Mice have featured more than usual in our lives this week. Mice in the wrong place, that is: house mice (Mus musculus) in one of the cupboards in the kitchen in which we keep food to be specific. I have a very soft spot for mice but I am not entirely sure they would have been very welcome even if they had been field or wood mice (Apodemus sylvaticus to remove any confusion) which I find much more attractive.
Years ago, when we lived about a thousand foot above sea level on the cliffs to the south of Boscastle (on the North Cornish coast) we were having a new five bar gate put in. The holes for the posts had been dug by a chap from the village – the usual three foot deep and about six inches in diameter but he did this by hand using only a crowbar and a spade with a very narrow blade shaped a bit like a hand trowel. Nowadays the usual tool is a power auger on the back of a tractor.
These holes were covered with bits of slate held down with stones to keep small animals out but the next morning we found two dead dormice in the bottom of one of them. The problem with these little creatures is that they have to eat a great deal to keep going as the smaller you are the more body heat you lose and so the more calories you have to take on board to keep going. It is probable that these two died of hypothermia.
Anyway, since I hate killing things unless there is a very good reason, I use live traps and then let the little critters go some place away from houses.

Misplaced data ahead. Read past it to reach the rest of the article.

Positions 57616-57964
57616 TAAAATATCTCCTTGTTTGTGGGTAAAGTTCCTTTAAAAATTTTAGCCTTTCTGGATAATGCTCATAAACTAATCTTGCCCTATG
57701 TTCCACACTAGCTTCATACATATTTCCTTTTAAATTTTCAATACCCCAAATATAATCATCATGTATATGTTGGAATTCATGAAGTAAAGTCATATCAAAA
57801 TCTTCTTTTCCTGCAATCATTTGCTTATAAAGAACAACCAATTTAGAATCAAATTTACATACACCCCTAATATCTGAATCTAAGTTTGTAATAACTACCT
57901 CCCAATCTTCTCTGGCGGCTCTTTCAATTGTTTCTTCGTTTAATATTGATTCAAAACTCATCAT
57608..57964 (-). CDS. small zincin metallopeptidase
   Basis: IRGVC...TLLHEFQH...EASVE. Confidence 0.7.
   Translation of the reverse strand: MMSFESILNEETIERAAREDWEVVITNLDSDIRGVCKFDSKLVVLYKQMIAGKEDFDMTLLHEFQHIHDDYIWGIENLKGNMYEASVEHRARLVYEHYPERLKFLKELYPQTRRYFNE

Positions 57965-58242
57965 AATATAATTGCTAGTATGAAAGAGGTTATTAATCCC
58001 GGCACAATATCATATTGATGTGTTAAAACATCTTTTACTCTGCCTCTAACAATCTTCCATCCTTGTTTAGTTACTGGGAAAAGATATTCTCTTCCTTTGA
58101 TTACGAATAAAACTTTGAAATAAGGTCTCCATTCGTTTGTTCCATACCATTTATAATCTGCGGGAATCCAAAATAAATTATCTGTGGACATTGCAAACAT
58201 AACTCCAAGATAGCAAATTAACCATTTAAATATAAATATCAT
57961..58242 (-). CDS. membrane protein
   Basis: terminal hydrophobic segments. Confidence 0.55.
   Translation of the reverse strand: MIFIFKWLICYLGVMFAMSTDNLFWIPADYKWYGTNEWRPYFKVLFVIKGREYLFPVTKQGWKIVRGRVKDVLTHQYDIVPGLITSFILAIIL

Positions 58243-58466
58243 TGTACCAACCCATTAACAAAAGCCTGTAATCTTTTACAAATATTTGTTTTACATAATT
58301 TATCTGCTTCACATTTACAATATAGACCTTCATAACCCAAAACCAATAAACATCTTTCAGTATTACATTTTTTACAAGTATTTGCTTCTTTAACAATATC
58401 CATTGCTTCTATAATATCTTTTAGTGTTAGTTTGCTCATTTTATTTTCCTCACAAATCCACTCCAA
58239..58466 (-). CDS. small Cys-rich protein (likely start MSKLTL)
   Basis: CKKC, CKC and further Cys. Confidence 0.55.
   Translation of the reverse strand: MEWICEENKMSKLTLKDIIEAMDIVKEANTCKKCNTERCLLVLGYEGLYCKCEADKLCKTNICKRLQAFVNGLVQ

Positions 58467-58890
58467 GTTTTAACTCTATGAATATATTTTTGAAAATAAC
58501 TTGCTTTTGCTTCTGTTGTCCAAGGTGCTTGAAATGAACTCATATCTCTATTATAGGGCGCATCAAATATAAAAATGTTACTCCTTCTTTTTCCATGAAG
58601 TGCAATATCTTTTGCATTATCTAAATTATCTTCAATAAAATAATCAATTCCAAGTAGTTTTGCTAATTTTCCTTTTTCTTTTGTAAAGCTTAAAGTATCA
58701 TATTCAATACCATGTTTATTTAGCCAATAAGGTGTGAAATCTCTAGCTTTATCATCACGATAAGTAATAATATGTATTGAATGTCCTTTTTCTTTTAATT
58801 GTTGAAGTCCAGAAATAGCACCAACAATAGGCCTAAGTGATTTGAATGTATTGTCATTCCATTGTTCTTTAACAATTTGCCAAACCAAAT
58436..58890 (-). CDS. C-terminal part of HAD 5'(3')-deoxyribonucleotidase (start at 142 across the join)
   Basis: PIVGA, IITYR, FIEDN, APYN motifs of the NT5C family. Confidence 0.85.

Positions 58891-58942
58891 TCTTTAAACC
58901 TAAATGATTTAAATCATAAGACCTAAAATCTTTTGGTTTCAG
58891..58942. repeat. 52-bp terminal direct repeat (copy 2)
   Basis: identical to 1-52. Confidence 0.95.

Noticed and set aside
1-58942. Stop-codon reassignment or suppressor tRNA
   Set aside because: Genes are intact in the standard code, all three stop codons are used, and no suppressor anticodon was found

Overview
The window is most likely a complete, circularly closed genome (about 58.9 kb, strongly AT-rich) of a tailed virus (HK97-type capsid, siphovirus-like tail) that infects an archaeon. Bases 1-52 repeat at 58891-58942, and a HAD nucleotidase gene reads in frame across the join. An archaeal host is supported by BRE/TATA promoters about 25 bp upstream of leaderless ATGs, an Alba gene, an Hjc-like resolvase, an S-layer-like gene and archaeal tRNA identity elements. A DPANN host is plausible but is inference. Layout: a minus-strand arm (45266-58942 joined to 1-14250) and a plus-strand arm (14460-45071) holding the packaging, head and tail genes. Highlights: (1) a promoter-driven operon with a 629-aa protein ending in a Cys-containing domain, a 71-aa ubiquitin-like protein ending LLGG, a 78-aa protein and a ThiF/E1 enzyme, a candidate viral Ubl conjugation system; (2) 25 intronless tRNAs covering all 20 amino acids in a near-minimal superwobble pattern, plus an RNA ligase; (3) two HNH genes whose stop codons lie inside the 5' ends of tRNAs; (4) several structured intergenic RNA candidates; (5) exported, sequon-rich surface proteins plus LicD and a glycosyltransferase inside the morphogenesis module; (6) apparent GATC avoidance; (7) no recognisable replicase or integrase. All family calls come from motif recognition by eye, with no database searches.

This is the live trap I use. There were two mice in it and I am about to let them out on our way from Dartington to Dartmouth where Marcia was to sign books in the community bookshop (more on this below). Also below is a short video I took this morning showing the one we caught last night eventually trotting odff into the blue yonder.
Just before we left I received an email from Naomi Bates who lives in Australia. Attached to that was this picture of a lizard - a blue-tongued lizard or Tiliqua scincoides scincoides to be precise.
Then, to our great surprise, as we walked from the car park in Dartmouth there, on the path, was a slow worm, Anguis fragilis, which is also a lizard even though it looks like a snake. We have one in the garden at Dartington but I don't see it very often and have never been able to take a photograph.
Years ago - and many more than I care to think about, we lived quite near to Christopher Robin Milne, the son of A A Milne and the muse for the books that featured Pooh, Piglest and the other inhabitants of the forest. At that time he owned the Harbour Bookshop in Dartmouth. In due course he sold the shop to Rowland Abram and one of his assistants was Andrea Saunders.
Then, as happens, the bookshop closed down and Dartmouth became yet another town in which there was no place to go and browse the shelves and chat to the staff about books.
|Andrea Saunders with Marcia in the Dartmouth Community Bookshop'|
Not for long. It was decided that the answer was to create a bookshop that was run by the community on a not-for-profit basis and that the right person to run it was none other than Andrea with over twenty-five years of experience of the reading habits of locals and tourists alike. I am delighted to say that this project is a great success - in part due to the fact that there are so many people willing to work there on a voluntary basis. What is especially encouraging is that, while other bookshops are closing, this one is planning to expand into a small courtyard at the rear of the shop.
This is a wonderful model - and you can read all about it on their website - and I do hope that other communities take note and see whether or not they can create something similar.
|Obviously this chap has a nautical owner. Two leads: a red one to attach him to port (as above) and a green one to starboard.|